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Buyers plan to subdivide portion of Powhatan purchase

Jonathan Spiers March 13, 2017 0

The mostly undeveloped, largely wooded land straddles Manakintown Ferry Road just south of Huguenot Trail. (Courtesy CVRMLS)

The mostly undeveloped, largely wooded land straddles Manakintown Ferry Road just south of Huguenot Trail. (Courtesy CVRMLS)

A recently purchased swath of Powhatan County woodlands is set to be partially subdivided after all.

The buyers behind a $3.5 million purchase in November of two tracts totaling 567 acres along both sides of Manakintown Ferry Road south of Huguenot Trail are looking to rezone 89 acres for 14 home lots.

The lots, between 5 and 9 acres, would be developed as a gated community with private road access off Manakintown Ferry Road. The property is near the established King William Woods subdivision, which consists of 2- and 3-acre lots.

A rezoning request to allow the subdivision received support from the county planning commission last week, despite a petition opposing it signed by 26 residents, who cited concerns with traffic safety and housing density in regard to whether the area could support additional septic systems.

The request is set to go before county supervisors for a decision March 27.

After the property was purchased Nov. 22, the buyers’ agent, Richard Bower of Joyner Fine Properties, said they did not intend to subdivide the properties. However, the family behind the entities that bought the two tracts – Huguenot Woods LLC and Manakin Woods LLC – said they are rezoning the 89-acre portion for long-term planning purposes and plan eventually to sell the parcels over time.

The LLCs are owned by a family in California whose oldest daughter attended undergrad at UR and is pursuing master’s degrees at UVA. She and her husband plan to build a residence on the land, said her father, Greg Amaral, who shares ownership of the LLCs with his daughter and her three younger siblings.

The family plans to rezone 89 acres of the property for 14 home lots.

The family plans to rezone 89 acres of the property for 14 home lots.

Amaral said their family has been in the agriculture business in California for generations. He said his daughter was seeking similar surroundings, while also making an investment with her siblings.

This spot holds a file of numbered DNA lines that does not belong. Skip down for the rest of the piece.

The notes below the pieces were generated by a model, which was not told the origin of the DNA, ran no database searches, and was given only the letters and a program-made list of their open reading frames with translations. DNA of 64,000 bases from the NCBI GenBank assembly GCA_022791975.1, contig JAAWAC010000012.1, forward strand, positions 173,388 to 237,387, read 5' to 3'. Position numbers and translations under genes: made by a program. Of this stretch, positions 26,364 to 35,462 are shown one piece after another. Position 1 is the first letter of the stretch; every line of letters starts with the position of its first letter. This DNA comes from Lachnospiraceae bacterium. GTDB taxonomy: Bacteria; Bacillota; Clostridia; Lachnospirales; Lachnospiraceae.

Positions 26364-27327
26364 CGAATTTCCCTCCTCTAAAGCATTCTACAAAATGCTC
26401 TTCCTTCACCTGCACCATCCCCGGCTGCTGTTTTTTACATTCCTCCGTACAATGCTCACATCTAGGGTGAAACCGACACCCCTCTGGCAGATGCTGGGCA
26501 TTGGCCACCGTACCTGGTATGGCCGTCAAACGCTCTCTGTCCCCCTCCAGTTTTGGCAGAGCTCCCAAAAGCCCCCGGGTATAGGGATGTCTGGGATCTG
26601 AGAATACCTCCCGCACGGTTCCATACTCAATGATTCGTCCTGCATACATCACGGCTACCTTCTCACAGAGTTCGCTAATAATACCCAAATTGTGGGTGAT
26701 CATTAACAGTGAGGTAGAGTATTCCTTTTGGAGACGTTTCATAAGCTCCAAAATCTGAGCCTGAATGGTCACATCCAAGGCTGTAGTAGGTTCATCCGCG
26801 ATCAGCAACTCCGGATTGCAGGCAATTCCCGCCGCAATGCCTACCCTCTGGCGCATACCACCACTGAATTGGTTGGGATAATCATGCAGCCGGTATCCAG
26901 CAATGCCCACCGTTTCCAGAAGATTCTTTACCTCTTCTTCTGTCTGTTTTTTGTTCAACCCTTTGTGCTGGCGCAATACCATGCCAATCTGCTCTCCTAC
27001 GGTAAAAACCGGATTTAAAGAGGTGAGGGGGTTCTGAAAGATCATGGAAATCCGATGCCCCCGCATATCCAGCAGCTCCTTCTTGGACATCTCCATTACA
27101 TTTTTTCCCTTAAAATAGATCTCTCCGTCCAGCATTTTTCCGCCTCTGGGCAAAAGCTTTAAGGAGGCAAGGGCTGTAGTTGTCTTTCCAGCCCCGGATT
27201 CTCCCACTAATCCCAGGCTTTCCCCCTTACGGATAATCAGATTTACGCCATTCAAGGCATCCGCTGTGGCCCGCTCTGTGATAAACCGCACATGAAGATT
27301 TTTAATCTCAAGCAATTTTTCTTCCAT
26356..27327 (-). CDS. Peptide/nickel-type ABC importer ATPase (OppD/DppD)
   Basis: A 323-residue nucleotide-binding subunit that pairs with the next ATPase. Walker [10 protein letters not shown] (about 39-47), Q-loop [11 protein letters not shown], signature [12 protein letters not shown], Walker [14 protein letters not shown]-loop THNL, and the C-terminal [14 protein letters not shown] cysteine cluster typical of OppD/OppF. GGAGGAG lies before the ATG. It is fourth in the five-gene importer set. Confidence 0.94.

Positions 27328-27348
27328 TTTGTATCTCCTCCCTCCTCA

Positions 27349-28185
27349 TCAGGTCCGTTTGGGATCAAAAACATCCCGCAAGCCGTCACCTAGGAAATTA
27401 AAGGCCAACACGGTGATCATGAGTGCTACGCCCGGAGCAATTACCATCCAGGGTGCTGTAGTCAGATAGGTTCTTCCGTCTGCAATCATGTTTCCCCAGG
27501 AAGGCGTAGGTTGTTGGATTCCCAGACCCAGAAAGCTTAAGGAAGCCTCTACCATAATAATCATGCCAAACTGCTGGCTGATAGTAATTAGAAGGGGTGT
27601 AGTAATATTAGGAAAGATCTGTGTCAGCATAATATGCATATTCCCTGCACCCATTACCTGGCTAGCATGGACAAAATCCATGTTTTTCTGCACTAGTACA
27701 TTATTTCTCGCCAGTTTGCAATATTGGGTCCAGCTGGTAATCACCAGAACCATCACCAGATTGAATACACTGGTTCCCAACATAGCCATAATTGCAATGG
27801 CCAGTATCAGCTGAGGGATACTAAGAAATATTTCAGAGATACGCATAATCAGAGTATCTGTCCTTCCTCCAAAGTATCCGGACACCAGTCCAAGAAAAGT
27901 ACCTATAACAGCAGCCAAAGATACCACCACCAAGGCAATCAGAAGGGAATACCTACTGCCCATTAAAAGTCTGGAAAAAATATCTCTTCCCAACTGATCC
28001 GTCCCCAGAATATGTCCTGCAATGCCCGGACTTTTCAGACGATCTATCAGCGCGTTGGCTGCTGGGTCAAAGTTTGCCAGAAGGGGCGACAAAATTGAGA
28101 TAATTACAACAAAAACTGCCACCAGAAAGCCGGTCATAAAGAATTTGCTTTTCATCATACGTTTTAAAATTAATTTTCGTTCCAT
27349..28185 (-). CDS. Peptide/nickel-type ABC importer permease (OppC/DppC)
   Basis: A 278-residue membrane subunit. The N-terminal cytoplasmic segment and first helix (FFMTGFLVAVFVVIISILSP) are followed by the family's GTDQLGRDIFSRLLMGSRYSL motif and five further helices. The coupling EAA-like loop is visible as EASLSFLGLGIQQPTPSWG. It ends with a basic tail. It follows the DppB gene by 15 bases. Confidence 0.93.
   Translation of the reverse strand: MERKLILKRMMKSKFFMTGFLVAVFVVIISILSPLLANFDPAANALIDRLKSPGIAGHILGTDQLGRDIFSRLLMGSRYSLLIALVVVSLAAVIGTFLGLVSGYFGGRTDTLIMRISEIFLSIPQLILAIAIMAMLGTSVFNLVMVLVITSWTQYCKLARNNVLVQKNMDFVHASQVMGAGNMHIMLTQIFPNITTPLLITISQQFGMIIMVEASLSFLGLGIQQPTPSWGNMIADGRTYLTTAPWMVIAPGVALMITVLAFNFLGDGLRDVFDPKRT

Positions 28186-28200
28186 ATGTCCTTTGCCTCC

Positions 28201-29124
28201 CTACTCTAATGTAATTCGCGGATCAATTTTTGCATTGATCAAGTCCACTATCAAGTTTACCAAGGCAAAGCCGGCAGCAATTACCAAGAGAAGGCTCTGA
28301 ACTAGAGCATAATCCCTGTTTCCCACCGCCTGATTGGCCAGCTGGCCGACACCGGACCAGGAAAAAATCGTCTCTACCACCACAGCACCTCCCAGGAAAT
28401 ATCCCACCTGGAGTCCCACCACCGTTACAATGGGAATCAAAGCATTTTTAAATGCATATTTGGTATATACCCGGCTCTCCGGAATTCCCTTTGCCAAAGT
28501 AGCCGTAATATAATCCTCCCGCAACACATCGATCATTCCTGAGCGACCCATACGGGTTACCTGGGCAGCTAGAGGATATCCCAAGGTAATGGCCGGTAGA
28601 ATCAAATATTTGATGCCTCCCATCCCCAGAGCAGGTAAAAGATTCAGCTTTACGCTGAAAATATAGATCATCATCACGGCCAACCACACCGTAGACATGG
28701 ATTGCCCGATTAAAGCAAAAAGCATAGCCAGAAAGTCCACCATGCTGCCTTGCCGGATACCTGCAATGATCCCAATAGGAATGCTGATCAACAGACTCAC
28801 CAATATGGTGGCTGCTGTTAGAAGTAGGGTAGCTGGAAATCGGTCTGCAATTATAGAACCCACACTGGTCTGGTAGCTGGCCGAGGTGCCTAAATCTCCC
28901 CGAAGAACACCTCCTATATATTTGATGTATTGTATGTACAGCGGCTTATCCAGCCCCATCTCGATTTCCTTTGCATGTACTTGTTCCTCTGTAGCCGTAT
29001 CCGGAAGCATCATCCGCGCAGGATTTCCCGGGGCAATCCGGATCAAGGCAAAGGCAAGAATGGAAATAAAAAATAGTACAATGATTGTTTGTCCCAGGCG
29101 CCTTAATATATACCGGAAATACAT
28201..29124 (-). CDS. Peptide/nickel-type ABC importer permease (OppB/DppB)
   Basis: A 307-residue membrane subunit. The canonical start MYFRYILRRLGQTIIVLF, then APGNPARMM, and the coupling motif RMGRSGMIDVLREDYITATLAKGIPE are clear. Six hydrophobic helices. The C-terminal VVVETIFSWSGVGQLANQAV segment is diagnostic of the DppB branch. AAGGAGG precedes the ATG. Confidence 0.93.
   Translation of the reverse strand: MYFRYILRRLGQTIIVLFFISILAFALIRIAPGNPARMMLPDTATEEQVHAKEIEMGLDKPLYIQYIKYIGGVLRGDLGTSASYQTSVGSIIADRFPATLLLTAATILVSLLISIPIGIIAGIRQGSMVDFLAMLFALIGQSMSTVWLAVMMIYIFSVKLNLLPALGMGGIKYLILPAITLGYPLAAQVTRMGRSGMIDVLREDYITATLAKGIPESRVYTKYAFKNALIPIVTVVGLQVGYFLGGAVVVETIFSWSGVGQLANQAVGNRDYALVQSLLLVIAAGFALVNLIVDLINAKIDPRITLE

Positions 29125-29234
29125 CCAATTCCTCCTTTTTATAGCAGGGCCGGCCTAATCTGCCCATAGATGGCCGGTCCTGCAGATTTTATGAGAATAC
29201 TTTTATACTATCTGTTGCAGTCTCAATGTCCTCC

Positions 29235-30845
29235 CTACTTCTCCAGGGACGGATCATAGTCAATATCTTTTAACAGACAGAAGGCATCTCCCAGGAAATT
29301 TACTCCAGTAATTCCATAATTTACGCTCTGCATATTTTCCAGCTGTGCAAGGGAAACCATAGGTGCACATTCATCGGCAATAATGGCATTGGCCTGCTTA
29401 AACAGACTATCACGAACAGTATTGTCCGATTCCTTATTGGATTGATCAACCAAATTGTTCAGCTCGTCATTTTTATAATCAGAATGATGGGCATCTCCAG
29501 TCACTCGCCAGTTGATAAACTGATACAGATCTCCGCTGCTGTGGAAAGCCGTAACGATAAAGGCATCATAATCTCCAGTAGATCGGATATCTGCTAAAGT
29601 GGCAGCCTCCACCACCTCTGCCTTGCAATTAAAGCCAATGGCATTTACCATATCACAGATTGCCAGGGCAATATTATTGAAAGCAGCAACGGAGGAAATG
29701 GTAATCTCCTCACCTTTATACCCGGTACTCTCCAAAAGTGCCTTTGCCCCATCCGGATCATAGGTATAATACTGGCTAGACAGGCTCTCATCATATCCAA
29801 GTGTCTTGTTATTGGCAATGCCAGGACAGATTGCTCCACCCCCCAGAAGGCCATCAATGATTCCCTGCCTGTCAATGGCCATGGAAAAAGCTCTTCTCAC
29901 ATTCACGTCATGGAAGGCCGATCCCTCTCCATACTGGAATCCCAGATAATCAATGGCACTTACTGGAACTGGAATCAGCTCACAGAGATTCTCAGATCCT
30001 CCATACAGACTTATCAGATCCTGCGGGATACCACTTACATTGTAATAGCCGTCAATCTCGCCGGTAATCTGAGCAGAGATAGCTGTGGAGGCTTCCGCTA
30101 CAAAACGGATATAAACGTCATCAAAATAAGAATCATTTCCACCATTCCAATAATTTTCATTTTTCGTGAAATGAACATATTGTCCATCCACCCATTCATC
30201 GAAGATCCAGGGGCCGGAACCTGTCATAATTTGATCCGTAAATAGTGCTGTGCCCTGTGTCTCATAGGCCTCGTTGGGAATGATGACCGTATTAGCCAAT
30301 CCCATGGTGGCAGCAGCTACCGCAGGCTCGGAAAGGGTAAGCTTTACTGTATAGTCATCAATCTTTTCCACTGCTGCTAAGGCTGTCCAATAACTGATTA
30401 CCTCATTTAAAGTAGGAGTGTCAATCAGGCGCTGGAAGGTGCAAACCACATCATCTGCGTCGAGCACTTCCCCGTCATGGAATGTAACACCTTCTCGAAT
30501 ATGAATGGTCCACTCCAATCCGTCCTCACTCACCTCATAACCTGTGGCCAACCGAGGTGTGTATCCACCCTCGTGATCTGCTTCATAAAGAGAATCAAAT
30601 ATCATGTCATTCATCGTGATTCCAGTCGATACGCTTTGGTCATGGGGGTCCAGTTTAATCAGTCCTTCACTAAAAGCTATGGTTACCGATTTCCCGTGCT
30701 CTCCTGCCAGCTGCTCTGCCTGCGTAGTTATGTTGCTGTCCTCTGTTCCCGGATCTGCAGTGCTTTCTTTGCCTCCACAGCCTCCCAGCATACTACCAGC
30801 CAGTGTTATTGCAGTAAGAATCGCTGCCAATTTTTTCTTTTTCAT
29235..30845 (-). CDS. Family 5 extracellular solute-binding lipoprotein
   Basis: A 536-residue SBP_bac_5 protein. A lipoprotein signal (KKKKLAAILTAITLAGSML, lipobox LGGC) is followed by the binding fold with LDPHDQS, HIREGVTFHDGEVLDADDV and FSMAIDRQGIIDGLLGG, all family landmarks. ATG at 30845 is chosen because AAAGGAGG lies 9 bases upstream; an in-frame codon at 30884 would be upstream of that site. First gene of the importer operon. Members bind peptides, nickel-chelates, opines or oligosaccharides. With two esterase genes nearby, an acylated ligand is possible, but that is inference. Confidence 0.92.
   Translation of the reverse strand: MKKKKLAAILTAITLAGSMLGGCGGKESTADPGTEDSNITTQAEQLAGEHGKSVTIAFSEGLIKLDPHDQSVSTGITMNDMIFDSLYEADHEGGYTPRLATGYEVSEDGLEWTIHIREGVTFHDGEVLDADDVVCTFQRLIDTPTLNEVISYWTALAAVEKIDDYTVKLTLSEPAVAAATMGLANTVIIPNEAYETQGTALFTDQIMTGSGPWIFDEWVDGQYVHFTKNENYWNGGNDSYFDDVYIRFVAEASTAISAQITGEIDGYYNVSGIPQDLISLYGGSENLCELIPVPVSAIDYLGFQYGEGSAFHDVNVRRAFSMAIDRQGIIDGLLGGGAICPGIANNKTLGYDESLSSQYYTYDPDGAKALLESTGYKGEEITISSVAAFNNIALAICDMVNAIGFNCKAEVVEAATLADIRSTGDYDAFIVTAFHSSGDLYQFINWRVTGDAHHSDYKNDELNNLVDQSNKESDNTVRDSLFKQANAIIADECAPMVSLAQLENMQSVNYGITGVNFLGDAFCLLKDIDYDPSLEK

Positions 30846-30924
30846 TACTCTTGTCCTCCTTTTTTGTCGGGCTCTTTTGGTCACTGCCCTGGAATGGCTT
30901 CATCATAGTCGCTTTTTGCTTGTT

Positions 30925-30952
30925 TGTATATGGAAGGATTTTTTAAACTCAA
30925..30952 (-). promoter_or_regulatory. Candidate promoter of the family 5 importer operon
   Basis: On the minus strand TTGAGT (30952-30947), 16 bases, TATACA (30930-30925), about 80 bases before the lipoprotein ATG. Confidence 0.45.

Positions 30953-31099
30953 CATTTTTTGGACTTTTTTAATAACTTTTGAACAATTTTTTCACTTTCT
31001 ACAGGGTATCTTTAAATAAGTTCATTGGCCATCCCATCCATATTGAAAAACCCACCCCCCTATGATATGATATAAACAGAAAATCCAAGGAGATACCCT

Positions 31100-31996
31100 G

“She grew up on big properties and open space, so I encourage her, if she can, to replicate that kind of existence out there, and that’s what she wants to do,” Amaral said.

The family plans to call the property Canterbury Farms, in honor of the Huguenots who emigrated from Canterbury, England, and occupied the land in the 1700s. The gated community would have a homeowners association with requirements to protect the neighborhood, Amaral said.

“My daughter and her husband have ties to Richmond and their goal is to build a house and raise their future family on the property,” Amaral said. “Their hope is that their children and grandchildren can raise their families there one day.”

The family is working with Cameron Palmore of Midlothian-based civil engineering firm Balzer and Associates. Midlothian attorney Philip McDaniel is the registered agent for the two LLCs.

The 567 acres previously belonged to members of the Denny family that owned the larger Monacan Farm, said to have totaled more than 1,100 acres. The Denny family purchased the farm between 1948 and 1950.

The land is across the street from another piece of Monacan Farm that Bower sold in 2014. 1000 Huguenot Trail, a 184-acre tract that includes a two-story, 6,100-square-foot brick house built in the 1720s, was sold with an adjacent 460-acre parcel at a combined price just over $5 million.

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